Before moving into software I was in a band, I wrote poetry, I wrote stories, I liked to draw. I wanted to be a rock and roll star.

Cliché I know.

What Covid19 showed me was I’d become a 47-year-old sat in a small room staring at video calls throughout the day, all without a sense of achievement.

Then, on a Monday evening not long ago I felt a rash appear on my back. I felt it grow, it was the weirdest feeling, I asked my wife to take a look, and she watched in horror as it appeared real-time.

Oh, the pain.

It wasn’t insignificant.

The doctor prescribed medicine. I’d broken out in Shingles. A nasty side effect of having Chicken Pox earlier in life. Commonly brought on by stress and a reduced immune system.

Oops, I should have faced that feeling back in June. I should have talked about it. I could have bought the Lego technics Land Rover anyway.

To be happy you don’t need to be perfect. You just need to be real and accept yourself as you are because you are already enough

What if we were exactly what’s needed? What would happen then? How would we live if we were exactly what was needed in the world?

I’d read about being exactly what’s needed in the world and forgotten about it. Now it popped up again as if my subconscious was showing me the first step to take.

And that’s what I’ve done. I’ve realised I’m exactly what’s needed. I’m living each day knowing I’m what’s needed in the world. We all are, we just don’t all realise it.

I’m not out of the woods yet. The fatigue isn’t over, the rash is still present (though no longer painful) and I need to continue to journal in order to know if the path I’ve chosen is the path I want to be on. I’m using Morning pages as my daily practice to creative recovery.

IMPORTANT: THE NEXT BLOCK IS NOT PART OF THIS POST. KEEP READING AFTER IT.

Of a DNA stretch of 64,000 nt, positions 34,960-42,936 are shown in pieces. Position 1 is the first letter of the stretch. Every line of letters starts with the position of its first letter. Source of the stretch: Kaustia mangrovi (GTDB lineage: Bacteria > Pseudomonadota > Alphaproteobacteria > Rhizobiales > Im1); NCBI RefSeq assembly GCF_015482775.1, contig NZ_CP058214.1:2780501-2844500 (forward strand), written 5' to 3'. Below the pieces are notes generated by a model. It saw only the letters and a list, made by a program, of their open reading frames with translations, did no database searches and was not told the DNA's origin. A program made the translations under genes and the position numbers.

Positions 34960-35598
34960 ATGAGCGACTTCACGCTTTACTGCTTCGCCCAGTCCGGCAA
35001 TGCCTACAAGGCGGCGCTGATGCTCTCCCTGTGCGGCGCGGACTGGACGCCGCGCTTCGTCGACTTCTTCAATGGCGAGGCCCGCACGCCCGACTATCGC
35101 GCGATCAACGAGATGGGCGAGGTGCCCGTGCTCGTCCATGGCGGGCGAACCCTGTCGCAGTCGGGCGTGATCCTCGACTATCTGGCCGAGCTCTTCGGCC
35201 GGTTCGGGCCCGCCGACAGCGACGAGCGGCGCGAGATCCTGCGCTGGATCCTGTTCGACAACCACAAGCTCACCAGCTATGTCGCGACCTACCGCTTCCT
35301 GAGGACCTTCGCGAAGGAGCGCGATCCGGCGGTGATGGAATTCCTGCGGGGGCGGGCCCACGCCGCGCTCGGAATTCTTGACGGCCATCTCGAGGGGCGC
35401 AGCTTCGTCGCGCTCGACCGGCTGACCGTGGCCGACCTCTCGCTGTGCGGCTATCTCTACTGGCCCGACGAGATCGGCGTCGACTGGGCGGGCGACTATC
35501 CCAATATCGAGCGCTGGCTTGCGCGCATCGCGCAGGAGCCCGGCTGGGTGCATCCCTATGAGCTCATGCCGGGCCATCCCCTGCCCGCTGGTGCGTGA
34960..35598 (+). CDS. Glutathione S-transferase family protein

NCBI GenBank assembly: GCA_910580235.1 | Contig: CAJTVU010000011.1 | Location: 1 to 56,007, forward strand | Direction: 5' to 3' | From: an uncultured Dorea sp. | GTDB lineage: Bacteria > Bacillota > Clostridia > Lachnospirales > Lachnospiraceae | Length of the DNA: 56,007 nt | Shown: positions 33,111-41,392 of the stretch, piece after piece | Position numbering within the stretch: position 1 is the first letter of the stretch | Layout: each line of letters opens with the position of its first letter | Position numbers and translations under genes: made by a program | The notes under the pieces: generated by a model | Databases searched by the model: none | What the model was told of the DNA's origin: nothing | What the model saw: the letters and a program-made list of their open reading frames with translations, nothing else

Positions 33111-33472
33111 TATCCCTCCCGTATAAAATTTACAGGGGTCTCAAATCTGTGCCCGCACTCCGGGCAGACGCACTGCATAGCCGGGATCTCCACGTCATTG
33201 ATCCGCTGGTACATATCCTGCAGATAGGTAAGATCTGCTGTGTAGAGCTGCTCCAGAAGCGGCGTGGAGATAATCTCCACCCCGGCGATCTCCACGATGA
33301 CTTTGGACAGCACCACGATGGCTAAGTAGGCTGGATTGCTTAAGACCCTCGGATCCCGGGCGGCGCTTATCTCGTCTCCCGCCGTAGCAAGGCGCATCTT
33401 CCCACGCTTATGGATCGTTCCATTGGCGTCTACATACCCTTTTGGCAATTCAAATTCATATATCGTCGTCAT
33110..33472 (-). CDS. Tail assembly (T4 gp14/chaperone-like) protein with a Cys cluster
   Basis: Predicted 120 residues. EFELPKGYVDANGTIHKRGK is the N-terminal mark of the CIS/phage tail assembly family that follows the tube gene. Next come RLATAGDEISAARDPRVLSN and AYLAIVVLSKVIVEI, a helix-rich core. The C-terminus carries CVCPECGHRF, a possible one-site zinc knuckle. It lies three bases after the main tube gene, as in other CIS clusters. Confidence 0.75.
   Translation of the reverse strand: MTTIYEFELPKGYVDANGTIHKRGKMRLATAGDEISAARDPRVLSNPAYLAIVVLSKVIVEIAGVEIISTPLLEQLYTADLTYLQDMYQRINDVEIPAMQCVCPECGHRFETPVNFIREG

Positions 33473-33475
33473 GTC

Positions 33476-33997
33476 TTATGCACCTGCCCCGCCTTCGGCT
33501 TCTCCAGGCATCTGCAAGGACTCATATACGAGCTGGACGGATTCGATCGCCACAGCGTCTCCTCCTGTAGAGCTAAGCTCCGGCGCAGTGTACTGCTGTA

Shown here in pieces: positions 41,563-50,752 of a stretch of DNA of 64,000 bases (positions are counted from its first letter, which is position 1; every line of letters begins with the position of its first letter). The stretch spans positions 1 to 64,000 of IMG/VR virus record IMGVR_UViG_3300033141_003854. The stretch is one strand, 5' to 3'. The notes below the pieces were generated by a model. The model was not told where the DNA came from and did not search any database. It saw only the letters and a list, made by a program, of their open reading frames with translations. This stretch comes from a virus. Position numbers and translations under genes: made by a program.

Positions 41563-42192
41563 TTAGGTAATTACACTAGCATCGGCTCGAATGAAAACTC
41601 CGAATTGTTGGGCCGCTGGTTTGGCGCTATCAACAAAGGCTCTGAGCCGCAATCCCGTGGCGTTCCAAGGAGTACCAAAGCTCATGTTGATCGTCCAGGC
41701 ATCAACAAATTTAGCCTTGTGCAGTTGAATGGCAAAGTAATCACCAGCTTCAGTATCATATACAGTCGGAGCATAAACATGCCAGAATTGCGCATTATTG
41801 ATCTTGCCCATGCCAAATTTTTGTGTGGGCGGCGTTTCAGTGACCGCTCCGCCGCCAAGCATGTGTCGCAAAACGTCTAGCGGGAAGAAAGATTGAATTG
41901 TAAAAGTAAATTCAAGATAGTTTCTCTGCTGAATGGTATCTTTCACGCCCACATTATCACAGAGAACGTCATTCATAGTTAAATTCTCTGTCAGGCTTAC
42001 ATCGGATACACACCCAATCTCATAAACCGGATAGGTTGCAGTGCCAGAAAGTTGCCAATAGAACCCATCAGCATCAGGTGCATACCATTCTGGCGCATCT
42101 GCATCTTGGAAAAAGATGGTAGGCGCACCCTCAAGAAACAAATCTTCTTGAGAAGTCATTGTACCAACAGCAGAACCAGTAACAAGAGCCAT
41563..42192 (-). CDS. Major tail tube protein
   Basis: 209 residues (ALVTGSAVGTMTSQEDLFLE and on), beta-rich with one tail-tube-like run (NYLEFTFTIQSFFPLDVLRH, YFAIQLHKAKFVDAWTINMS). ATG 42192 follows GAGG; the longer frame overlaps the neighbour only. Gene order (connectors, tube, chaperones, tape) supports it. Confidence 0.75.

Either you run the day, or the day runs you

How has the pandemic impacted your life? Are the words you hear most often in front of your computer “Can you hear me?” If so take a look at the changes I’m making to my daily routine, I hope they can inspire you in some way, and remember, if you feel any kind of aching, doubt or sadness, don’t just buy a Lego Technics Land Rover, talk to someone who loves you.

The 7 Habits for mental wellbeing while working at home.

  1. Early to bed, early to rise – Rise early and read, meditate or go for a run. Before starting your day, do the thing you need most for your mental well-being.
  2. No matter your job, take control – try to limit video calls to 3 or 4 hours a day.
  3. Ditch video – In fact, for calls where you’re one on one and don’t need to review documents, take them by phone and go outside, your mind will thank you.
  4. Prioritise those small moments of joy – that call with a friend, that funny cat video, that song you love – this is more important than staying glued to Slack or email.
  5. Be kind to yourself – Instead of just keeping a to-do list, consider the addition of a “got it done” list, tracking your accomplishments, big or small, throughout the day.
  6. Choose a wallpaper you love – when you logon, when you minimise your active work pages, you’ll see your wallpaper. Make it something you love (I have incredible mountain bike moments). You’ll be amazed at how much this lifts you.
  7. Hydrate – It’s easy to forget to stay hydrated. We’re not talking coffee, find a herbal tea you like or just drink plain water. When you drink enough throughout the day it’s amazing how much more energy you have (forgetting this was a mistake I made for several months).


I hope you enjoyed this episode of Notes from a Small Country? I’d love feedback directly or in the comments. Which part was your favourite? What do you want to see more or less of? Other suggestions? Let me know!